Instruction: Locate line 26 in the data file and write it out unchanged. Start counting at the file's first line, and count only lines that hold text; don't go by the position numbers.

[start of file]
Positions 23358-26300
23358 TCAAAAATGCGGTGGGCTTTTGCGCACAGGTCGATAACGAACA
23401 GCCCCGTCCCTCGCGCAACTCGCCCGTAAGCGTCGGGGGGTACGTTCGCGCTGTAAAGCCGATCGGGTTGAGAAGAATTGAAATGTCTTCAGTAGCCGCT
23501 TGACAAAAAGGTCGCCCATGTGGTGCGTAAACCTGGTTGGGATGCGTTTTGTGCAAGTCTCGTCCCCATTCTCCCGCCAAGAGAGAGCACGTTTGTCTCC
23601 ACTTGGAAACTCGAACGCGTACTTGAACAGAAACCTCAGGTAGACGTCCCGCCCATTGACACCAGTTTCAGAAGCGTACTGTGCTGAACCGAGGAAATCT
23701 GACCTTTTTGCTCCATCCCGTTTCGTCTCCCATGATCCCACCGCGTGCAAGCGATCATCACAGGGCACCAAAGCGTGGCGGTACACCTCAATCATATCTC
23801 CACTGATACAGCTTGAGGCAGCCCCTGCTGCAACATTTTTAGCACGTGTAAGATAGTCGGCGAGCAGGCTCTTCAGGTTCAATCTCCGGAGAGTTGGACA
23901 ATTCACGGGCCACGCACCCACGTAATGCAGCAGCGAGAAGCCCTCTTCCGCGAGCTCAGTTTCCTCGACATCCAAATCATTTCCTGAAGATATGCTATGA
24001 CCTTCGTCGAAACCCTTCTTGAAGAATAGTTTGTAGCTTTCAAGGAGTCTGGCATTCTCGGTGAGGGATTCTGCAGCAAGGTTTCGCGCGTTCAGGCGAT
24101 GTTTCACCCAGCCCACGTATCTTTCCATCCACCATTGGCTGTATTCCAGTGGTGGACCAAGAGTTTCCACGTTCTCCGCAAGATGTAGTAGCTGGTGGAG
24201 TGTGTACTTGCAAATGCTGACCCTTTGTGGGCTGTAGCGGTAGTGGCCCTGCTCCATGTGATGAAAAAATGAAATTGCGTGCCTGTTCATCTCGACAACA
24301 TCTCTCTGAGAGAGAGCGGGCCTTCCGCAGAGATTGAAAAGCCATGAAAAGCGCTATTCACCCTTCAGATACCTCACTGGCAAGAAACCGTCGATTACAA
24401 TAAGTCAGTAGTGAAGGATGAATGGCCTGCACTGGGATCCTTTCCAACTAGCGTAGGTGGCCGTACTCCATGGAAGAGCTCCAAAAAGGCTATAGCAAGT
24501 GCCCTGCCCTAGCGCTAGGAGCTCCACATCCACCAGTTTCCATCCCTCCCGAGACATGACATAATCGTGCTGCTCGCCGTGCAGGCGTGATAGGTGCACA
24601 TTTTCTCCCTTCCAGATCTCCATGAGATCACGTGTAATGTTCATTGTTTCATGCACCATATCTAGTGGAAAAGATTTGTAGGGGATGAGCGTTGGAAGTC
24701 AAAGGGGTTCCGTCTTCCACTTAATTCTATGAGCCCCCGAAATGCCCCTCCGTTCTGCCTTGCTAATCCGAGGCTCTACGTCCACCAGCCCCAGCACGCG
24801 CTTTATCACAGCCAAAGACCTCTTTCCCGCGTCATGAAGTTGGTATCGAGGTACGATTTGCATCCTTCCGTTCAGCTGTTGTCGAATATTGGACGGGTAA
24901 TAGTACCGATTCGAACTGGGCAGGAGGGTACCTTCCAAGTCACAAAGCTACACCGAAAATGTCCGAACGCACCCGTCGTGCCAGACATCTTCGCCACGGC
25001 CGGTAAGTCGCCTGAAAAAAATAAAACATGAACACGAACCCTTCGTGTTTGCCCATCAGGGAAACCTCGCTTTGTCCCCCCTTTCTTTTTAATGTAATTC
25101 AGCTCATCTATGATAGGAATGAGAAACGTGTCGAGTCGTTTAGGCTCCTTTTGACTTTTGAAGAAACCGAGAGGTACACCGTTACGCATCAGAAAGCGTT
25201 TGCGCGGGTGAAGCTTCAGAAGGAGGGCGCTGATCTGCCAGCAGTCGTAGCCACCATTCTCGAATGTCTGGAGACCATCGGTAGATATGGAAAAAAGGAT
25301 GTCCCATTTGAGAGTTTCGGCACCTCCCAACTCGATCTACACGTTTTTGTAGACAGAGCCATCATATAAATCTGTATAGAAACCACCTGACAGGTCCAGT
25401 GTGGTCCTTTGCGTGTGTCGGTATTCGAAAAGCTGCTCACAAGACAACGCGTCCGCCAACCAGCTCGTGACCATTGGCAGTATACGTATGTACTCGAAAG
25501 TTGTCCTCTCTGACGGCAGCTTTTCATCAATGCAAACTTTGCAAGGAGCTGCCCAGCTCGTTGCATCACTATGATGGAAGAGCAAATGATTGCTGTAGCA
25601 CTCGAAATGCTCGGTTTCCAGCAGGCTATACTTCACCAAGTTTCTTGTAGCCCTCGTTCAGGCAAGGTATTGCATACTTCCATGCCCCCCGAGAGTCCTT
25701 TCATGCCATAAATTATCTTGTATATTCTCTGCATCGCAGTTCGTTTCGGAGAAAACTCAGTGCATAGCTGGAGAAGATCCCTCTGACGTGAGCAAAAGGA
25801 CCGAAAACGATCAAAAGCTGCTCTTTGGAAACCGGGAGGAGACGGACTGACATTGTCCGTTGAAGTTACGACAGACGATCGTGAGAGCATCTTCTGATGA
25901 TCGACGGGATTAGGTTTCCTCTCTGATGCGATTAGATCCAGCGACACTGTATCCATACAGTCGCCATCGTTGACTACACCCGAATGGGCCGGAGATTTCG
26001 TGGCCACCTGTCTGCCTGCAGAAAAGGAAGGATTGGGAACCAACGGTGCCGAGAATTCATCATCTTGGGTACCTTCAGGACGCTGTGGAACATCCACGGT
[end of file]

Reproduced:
25701 TCATGCCATAAATTATCTTGTATATTCTCTGCATCGCAGTTCGTTTCGGAGAAAACTCAGTGCATAGCTGGAGAAGATCCCTCTGACGTGAGCAAAAGGA